Last Saturday, I finally got around to take a "Ferry 'cross the Mersey" as we boarded the "MV Royal Daffodil" for a 50 minute nostalgia trip.
The Royal Daffodil was built in 1962 as MV Overchurch and was the sistership to the more famous MV Royal Iris.
There have been three Royal Iris's on the Mersey. Currently there is a vessel named "Royal Iris of the Mersey". The ship that is best known is the Royal Iris of 1951. She was built on the Clyde and was designed by W.H.Fry, the Wallasey Ferries manager, to withstand the strong winds of the Liverpool bay.
In June 1957 a happy Merseyside tradition that was to continue for more than four decades was launched, the Cavern Club's legendary "riverboat shuffles," a series of four-hour dance cruises up and down the River Mersey aboard the M.V. Royal Iris, a beautiful, Art Deco-style ship that had been plying the river since 1951 and was popularly known as "the fish and chip boat" for the food served onboard during the dance cruises.
The 'riverboat shuffles' continued until 1990, when the 40-year-old Royal Iris was retired from service.
Several Liverpool groups in the early sixties used to perform on the Royal Iris, including The Beatles and Gerry And The Pacemakers who had a hit song about the voyage. Paul McCartney namechecked her in his own song "That Was Me" on the album "Memory Almost Full" in 2007.
According to Mark Lewisohn, The Beatles played on the Royal Iris four times and, on the first two dates, shared the bill with Acker Bilk's Jazz Band. 25 August 1961; 6 July 1962; 10 August 1962 and 28 September 1962.
The vessel last sailed as a Mersey Ferryboat in April 1991 to participate in the annual commemeration of the Zebrugge raid, which the 'Royal' prefix was given for. She was then offered for sale, much to the dismay of many Merseysiders. It was said by Mersey Ferries that the hull was in poor condition and she would need lots of money spending on her to bring her up to modern standards. She sailed from the Mersey in 1993 to Wales where she was used for a short spell as a floating nightclub/casino. She was then sailed under her own steam to Bristol where she remained for a number of years in an increasingly decaying state. Due to complaints from the port authority she was offered for sale and was purchased and towed to London and berthed near the Thames barrier, where she still resides today.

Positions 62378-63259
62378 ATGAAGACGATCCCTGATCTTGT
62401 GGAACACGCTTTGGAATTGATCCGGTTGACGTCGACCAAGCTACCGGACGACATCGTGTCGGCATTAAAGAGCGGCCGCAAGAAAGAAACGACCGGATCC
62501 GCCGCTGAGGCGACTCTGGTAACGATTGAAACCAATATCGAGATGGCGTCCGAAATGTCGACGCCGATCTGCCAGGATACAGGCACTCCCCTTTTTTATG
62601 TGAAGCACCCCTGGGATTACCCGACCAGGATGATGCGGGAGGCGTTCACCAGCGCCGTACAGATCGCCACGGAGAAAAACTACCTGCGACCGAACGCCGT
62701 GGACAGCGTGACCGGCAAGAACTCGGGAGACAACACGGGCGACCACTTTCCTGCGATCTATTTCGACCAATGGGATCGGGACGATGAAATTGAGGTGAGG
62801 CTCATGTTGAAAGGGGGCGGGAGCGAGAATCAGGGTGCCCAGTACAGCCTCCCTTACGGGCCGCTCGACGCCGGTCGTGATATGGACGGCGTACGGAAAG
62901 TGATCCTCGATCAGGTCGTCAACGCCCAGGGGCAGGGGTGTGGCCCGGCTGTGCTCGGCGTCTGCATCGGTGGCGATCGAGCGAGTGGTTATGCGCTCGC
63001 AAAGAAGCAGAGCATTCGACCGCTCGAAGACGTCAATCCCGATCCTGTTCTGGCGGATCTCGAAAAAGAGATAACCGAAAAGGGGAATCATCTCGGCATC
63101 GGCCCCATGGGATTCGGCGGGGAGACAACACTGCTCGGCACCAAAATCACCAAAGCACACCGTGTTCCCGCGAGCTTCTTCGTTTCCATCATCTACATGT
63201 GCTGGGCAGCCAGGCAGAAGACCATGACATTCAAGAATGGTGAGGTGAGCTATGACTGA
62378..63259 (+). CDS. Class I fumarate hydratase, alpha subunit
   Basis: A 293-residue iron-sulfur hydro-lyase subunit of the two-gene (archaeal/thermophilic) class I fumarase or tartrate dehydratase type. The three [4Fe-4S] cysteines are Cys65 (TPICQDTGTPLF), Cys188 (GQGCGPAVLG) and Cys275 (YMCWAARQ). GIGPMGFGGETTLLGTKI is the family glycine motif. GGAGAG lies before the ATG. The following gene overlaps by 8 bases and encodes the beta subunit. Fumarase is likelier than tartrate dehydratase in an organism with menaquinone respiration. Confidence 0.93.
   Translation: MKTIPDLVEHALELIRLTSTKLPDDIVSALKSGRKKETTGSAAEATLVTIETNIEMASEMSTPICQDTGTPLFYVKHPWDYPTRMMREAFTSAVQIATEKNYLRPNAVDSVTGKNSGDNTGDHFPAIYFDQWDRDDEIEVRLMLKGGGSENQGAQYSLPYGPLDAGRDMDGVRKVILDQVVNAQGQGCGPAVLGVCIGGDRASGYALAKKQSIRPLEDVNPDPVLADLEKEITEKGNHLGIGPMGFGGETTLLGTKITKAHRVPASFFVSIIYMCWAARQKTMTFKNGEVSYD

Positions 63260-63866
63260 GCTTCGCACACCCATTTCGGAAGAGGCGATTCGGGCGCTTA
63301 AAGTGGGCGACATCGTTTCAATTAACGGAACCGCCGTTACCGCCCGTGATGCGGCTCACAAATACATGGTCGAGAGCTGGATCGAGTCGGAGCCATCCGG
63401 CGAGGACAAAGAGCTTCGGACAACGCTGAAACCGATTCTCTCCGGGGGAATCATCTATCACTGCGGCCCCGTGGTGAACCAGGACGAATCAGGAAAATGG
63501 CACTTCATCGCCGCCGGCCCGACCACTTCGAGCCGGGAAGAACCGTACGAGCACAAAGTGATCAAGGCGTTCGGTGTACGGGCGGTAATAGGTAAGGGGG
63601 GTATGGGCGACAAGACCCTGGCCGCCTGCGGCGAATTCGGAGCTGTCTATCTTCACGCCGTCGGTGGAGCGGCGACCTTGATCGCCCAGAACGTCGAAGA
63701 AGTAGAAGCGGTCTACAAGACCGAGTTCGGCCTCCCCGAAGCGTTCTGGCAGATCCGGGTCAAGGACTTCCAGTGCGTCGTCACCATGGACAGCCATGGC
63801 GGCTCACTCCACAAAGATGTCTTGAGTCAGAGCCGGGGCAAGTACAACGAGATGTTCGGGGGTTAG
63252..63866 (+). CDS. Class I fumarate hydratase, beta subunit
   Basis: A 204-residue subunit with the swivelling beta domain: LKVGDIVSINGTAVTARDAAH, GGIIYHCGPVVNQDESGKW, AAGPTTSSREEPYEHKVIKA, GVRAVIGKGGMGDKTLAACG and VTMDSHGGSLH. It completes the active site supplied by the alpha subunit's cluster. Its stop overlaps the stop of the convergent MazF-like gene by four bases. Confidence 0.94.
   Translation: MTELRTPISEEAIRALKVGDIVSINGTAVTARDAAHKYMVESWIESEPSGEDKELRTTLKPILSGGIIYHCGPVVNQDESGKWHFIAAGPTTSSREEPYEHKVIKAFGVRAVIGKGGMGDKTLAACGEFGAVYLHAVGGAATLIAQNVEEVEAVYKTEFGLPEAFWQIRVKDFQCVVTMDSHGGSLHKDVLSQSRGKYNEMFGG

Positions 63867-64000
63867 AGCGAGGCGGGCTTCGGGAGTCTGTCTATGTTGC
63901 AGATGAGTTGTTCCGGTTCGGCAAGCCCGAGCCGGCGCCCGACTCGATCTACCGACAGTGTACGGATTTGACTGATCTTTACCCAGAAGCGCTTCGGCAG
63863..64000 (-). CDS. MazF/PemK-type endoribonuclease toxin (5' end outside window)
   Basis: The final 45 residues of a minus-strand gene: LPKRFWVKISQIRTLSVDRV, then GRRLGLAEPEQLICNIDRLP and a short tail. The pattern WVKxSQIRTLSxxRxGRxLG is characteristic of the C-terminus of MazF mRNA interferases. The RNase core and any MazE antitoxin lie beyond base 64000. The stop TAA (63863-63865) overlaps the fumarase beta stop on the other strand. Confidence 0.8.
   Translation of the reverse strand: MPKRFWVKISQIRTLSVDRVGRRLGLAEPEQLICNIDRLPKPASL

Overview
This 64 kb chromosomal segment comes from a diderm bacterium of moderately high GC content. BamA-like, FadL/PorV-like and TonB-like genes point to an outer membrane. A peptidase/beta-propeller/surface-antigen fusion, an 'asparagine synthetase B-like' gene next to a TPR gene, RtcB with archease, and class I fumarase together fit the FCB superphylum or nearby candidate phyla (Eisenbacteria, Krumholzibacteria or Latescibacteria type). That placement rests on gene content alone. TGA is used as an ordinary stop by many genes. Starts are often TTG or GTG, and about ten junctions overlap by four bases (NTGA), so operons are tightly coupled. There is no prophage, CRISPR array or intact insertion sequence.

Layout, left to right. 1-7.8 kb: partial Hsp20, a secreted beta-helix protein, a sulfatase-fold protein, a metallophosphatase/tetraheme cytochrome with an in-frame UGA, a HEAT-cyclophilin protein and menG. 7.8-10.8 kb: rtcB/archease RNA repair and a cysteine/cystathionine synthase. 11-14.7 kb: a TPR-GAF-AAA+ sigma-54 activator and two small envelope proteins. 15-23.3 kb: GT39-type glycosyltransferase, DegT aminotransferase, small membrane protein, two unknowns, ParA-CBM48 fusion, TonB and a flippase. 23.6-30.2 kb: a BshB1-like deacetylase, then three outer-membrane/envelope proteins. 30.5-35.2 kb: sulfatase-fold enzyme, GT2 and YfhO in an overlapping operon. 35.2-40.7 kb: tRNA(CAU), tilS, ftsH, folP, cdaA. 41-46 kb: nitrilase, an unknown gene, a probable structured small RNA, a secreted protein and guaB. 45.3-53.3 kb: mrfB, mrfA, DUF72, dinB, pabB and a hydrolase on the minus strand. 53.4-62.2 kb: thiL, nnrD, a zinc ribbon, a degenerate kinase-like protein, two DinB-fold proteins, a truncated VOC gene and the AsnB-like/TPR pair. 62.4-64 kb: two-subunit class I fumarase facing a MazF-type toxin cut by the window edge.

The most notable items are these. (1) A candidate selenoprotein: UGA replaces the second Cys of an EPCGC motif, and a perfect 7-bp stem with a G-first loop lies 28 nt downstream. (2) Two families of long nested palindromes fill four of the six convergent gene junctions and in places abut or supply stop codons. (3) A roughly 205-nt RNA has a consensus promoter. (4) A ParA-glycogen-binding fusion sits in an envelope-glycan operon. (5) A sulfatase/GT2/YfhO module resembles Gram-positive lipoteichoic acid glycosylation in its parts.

The Beatles perform on the Royal Iris, 1961
The Royal Iris hasn't been in use for several years, and was rotting away on the Thames until recently. The current owner of the Royal Iris, James Jegede, has leased premises at the Albert Dock in Liverpool and intends to open them as a Royal Iris themed bar. He has plans to fit it out with the original fittings from the vessel.